Module 15: Innovations in Healthcare for Women and Children

Introduction

In the developed world, much of recent progress in maternal and child health care has been due to highly technical medical interventions, such as newly developed immunizations and prenatal care.  By contrast, maternal and newborn health has seen little improvement in the poorest countries.  In order to address disparities in maternal and child health between the developed and developing world, political and financial commitments are needed to expand access and to develop innovative technologies.

“Improving the health of the poorest people in the developing world depends on the development of many varieties of health innovations, such as new drugs, vaccines, devices, and diagnostic tools, as well as new techniques in process engineering and manufacturing, management approaches, software, and policies in health systems and services.” (1)

Key Innovative Technologies

Improvements are possible through continued innovation in prevention and treatment.  New technological advances in maternal and newborn health show great promise, yet such innovations must also focus on the delivery of life-saving interventions to mothers, newborns, and children in countries where health systems are weak.  Examples of key innovations to address pressing problems in maternal and child health include the following:(2)

In addition to these proven interventions, several emerging technologies and innovations have the potential to curb morbidity and mortality among women and children.  These include the Rotavirus Vaccine and Safe Delivery Kits.

Rotavirus Vaccines  

A simple vaccination can prevent Rotavirus, the most common cause of diarrhea which causes about 500,000 deaths and two million hospitalizations among children each year.(4)  Many cases of diarrhea can be prevented through improved sanitation, or treated with simple oral rehydration therapy, but rotavirus is not always responsive to these traditional measures. The virus is so contagious and resilient that traditional hygiene measures—such as hand washing and clean water—do not work well enough.  Furthermore, rotavirus infection often causes vomiting, which makes oral rehydration therapy far less effective.  For these reasons, vaccination is the best hope for saving the lives of children in the developing world.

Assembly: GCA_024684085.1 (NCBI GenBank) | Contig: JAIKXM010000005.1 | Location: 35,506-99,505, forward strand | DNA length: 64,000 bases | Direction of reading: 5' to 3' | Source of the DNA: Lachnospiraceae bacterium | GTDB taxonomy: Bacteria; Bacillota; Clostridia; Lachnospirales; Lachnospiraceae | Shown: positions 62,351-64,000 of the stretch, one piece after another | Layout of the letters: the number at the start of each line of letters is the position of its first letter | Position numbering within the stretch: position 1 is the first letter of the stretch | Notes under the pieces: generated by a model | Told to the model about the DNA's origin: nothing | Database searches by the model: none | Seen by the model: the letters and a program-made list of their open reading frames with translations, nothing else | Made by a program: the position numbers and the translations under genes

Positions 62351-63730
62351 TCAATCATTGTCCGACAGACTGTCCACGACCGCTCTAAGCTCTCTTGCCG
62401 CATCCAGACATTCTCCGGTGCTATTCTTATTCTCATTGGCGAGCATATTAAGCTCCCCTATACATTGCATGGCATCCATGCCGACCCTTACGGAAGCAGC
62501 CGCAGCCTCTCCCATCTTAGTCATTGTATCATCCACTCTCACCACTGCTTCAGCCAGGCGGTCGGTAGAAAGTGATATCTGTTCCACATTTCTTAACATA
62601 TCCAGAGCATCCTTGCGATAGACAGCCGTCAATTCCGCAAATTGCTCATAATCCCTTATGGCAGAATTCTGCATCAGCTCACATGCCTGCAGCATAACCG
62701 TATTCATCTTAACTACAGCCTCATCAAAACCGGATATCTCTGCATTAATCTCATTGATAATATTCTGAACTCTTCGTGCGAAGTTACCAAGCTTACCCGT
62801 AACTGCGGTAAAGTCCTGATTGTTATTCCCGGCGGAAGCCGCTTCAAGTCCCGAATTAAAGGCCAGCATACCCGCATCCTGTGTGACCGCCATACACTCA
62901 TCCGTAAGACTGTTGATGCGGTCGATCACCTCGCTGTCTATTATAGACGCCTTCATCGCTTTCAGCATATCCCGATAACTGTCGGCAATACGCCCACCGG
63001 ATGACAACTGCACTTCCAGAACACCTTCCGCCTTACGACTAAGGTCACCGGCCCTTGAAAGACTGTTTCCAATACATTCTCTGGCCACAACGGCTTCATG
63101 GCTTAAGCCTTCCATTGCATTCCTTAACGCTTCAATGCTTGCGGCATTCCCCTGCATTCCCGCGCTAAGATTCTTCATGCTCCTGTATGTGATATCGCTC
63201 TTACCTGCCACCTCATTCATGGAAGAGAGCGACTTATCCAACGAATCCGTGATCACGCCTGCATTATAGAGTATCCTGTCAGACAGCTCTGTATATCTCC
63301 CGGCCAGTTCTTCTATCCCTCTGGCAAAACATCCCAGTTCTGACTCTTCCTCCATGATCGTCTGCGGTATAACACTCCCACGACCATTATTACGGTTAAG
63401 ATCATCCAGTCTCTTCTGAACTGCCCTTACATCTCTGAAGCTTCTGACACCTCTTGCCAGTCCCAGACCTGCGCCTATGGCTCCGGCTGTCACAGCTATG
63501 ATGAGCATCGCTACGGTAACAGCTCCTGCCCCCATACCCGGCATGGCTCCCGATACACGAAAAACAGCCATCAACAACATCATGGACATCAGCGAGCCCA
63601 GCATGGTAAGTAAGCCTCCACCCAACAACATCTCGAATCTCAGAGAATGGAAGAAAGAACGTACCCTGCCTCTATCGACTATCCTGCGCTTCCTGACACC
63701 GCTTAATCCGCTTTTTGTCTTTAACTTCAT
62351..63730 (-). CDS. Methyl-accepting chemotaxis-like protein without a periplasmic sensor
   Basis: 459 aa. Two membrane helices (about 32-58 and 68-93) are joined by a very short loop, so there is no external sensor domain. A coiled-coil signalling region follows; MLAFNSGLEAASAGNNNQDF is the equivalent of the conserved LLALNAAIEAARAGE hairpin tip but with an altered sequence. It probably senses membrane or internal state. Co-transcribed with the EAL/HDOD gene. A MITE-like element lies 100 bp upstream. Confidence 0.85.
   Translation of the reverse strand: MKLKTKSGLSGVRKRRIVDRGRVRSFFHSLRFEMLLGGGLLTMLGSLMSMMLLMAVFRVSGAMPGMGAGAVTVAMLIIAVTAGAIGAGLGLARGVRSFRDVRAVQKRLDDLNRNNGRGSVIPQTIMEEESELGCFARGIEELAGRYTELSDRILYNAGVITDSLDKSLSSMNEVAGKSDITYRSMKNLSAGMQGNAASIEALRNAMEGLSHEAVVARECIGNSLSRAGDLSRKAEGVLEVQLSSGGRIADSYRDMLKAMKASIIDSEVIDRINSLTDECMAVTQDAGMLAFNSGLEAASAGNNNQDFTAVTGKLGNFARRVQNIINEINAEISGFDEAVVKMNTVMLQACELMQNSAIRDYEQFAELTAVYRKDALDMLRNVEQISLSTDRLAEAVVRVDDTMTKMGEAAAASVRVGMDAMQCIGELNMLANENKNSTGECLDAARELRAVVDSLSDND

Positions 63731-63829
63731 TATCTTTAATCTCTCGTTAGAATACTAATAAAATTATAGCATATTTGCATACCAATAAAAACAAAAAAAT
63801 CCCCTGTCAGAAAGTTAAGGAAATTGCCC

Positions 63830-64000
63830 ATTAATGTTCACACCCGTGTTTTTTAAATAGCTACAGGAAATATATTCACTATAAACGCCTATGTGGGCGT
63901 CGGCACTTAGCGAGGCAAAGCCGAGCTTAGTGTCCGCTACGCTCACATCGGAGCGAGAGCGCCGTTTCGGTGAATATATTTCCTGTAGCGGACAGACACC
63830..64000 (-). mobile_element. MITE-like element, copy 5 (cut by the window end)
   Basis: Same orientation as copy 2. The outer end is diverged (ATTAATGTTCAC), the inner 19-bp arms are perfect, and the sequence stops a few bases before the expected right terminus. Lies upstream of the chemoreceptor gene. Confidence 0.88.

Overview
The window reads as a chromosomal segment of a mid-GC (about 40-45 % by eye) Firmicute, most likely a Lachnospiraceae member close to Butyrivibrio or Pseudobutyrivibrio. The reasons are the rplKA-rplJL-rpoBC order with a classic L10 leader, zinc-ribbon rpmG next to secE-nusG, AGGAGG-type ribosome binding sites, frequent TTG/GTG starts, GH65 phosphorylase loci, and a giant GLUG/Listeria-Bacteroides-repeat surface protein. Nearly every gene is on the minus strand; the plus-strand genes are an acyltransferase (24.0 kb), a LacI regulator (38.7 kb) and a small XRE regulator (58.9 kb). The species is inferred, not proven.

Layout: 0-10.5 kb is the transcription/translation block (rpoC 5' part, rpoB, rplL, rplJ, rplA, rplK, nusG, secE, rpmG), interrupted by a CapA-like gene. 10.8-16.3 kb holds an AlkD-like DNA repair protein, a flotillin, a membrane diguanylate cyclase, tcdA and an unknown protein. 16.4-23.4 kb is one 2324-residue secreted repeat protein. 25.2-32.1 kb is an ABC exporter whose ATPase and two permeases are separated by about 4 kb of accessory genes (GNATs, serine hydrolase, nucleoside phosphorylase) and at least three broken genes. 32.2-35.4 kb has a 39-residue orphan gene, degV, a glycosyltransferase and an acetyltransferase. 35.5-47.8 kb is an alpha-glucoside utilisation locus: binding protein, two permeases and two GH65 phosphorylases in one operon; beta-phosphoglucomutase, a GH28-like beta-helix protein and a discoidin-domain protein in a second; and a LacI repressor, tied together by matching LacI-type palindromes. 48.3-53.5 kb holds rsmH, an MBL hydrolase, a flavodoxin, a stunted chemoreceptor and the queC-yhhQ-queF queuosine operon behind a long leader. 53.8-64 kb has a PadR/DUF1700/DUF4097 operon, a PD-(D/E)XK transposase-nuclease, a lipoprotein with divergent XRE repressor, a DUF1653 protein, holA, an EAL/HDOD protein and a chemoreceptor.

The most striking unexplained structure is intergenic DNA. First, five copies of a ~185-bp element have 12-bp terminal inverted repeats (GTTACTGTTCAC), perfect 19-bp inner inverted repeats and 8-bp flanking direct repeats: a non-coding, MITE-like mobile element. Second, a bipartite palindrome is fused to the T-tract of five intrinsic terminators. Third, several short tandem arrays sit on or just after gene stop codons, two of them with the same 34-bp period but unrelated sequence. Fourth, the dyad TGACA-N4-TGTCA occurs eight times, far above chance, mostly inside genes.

Unfortunately, rotavirus vaccines are not yet readily accessible to those in resources-poor settings for a variety of reasons, including lack of health care infrastructure and the cost of vaccination.  Although the manufacturers of existing rotavirus vaccines can meet demand over the next few years, new vaccines and suppliers will be essential to keep pace with the market as it continues to grow and to reach areas in which health care delivery lines are not well established.  In addition to increasing available supply, new vaccines mean more competition, which will help bring down cost and make the rotavirus vaccines more affordable.

Today, nearly every child in the world contracts rotavirus before the age of three, but more than 85 % of rotavirus-related deaths occur in the developing world.(5)  By accelerating the development of vaccine candidates, organizations can provide children in poor countries with the protection that is already available to children in wealthier ones.